Hybrid and Switched Systems
ECE229 — Fall 2005
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As computers, digital networks, and embedded systems become ubiquitous and increasingly complex, one needs to understand the coupling between logicbased components and continuous physical systems. This prompted a shift in the standard control paradigm—in which dynamical systems were typically described by differential or difference equations—to allow the modeling, analysis, and design of systems that combine continuous dynamics with discrete logic. This new paradigm is called hybrid control.
multipletank 
This course provides an
introduction to hybrid control. We start by presenting a modeling framework for hybrid systems that combines elements from
automata theory and differential equations. The students
are then guided through a set of techniques that can be used to analyze and design hybrid control systems.
The course also includes an overview of simulation tools for hybrid systems with
emphasis on Simulink/Stateflow, SHIFT, and Modelica.
transmission

In the last part of the course, we cover several fundamental applications of hybrid control. These include the modeling of communication networks, networked control systems, the modeling of biochemical reactions, the control of nonlinear systems that cannot be stabilized by continuous control laws, the control of systems with large uncertainty using logicbased supervisors, etc.
The course is essentially selfcontained and the students are only expected to be familiar with linear algebra and basic differential equations.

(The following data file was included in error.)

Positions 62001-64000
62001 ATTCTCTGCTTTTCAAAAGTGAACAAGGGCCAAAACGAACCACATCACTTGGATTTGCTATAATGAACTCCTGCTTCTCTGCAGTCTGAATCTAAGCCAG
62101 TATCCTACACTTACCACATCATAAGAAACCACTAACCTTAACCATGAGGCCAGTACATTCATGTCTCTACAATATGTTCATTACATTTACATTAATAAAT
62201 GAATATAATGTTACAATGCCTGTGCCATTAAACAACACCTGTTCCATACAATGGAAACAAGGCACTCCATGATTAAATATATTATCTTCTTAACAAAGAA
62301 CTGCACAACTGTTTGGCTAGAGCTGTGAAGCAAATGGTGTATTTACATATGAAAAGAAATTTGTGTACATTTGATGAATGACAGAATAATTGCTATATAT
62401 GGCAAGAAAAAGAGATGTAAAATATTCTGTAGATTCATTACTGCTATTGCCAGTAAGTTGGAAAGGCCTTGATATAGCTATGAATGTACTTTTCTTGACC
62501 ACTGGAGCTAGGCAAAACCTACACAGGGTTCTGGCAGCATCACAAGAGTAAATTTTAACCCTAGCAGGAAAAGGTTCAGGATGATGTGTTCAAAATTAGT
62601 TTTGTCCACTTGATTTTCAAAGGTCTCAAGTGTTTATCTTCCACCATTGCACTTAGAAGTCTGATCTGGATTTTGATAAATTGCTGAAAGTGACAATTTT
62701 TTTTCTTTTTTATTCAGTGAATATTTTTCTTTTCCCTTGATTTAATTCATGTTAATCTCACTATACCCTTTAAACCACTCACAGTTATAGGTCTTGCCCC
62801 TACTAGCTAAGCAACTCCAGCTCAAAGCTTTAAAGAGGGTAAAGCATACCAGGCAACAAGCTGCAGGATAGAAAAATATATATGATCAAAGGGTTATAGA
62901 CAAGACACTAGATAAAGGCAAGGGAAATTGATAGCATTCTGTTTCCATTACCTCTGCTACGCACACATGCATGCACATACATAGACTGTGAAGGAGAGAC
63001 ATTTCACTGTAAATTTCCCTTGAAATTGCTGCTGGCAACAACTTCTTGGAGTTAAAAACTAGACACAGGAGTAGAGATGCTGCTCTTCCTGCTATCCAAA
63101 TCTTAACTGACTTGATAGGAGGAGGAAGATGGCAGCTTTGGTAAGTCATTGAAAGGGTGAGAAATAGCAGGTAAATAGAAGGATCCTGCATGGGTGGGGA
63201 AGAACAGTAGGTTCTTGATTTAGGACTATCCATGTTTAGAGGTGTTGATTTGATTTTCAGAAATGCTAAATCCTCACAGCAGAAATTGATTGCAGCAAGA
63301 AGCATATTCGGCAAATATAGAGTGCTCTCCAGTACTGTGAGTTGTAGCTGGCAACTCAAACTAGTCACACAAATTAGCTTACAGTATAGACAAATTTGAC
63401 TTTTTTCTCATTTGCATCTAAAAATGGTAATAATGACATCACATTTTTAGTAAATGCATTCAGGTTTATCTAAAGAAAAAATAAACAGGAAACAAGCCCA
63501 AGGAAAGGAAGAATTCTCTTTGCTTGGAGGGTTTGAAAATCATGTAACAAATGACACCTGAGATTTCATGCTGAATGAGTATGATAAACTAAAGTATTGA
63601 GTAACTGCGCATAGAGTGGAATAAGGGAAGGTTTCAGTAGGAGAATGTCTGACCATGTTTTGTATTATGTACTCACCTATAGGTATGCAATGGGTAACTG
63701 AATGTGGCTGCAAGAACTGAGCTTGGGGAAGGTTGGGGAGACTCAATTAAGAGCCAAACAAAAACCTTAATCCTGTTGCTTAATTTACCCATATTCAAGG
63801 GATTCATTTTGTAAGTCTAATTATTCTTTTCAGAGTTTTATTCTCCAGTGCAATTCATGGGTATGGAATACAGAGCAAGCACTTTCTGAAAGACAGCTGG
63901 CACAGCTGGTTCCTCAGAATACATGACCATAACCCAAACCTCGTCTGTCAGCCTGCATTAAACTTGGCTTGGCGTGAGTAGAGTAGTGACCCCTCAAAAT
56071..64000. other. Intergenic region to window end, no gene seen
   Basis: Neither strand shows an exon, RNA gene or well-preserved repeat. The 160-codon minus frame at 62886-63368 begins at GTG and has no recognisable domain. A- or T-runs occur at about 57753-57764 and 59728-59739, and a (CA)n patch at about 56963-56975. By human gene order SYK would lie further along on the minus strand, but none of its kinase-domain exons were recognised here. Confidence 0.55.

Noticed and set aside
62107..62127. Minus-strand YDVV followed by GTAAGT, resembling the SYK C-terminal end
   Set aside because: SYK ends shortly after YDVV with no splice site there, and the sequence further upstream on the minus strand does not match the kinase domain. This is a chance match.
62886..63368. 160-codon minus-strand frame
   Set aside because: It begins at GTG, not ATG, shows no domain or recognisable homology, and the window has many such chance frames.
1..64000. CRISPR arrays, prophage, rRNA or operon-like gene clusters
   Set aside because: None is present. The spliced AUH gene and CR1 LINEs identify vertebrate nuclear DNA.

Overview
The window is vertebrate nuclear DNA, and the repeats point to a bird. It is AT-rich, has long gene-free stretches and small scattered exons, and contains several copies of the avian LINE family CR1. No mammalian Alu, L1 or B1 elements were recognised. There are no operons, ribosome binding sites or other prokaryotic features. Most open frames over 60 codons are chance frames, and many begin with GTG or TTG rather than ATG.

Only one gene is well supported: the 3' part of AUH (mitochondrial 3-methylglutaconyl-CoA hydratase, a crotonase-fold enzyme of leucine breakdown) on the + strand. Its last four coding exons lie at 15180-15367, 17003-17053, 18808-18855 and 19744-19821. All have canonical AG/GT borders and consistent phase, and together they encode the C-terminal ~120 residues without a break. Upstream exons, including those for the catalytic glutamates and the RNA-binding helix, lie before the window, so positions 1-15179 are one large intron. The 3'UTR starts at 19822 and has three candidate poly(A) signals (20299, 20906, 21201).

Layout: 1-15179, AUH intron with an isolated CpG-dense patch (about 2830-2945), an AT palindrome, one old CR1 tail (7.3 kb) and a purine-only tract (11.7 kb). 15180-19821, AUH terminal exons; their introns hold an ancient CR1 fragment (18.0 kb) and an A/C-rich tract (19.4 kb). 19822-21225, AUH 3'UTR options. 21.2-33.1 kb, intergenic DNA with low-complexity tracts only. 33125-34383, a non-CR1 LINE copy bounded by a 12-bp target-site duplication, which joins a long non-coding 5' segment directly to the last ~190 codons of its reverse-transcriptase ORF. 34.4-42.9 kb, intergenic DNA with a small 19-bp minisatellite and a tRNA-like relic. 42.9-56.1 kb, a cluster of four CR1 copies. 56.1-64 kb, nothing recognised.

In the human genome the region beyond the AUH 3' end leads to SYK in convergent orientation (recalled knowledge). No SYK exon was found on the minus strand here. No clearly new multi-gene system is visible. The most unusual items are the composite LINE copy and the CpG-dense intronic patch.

Further information (including a detailed syllabus) is available on the web at:
http://www.ece.ucsb.edu/~hespanha/ece229/
This course was
developed with support from the National Science Foundation.
Consent of instructor. This
course is open to
Recommended preparation: The
students should be proficient in linear algebra and basic differential
equations (at the level of MATH5AC) and some scientific programming language
(e.g., MATLAB). Basic knowledge of controls concepts (at the level of ECE147A)
is helpful but not essential.
João P. Hespanha (hespanha at ece.ucsb.edu),
phone:
Office hours: Please email or phone in advance to schedule an appointment.
There is no recommended textbook for the course. Most of the material taught is covered by the following references:
[1] A. van der Schaft and H. Schumacher. An Introduction to Hybrid Dynamical Systems. Lecture Notes in Control and Information Sciences 251, SpringerVerlag, 2000.
[2] D.
Liberzon. Switching in Systems and
Control. Systems & Control: Foundations and Applications series.
Birkhauser,
[3]
[4]
Other papers and notes will also be posted in the course’s webpage to complement the lectures. See References below and rightmost column of the Syllabus.
Homeworks – 40% (78 assignments)
Final Project – 60% (onepage project proposal is due on Oct 25^{th}, inclass presentation)
The following two types of projects are possible in this course:
1. Solution of a research problem relevant to the student’s area of research
2. Independent study of a topic not covered in class (e.g., reading a paper or book chapter).
A few project ideas:
·
Modeling of network
protocols using hybrid systems [see this
paper]
·
Modeling of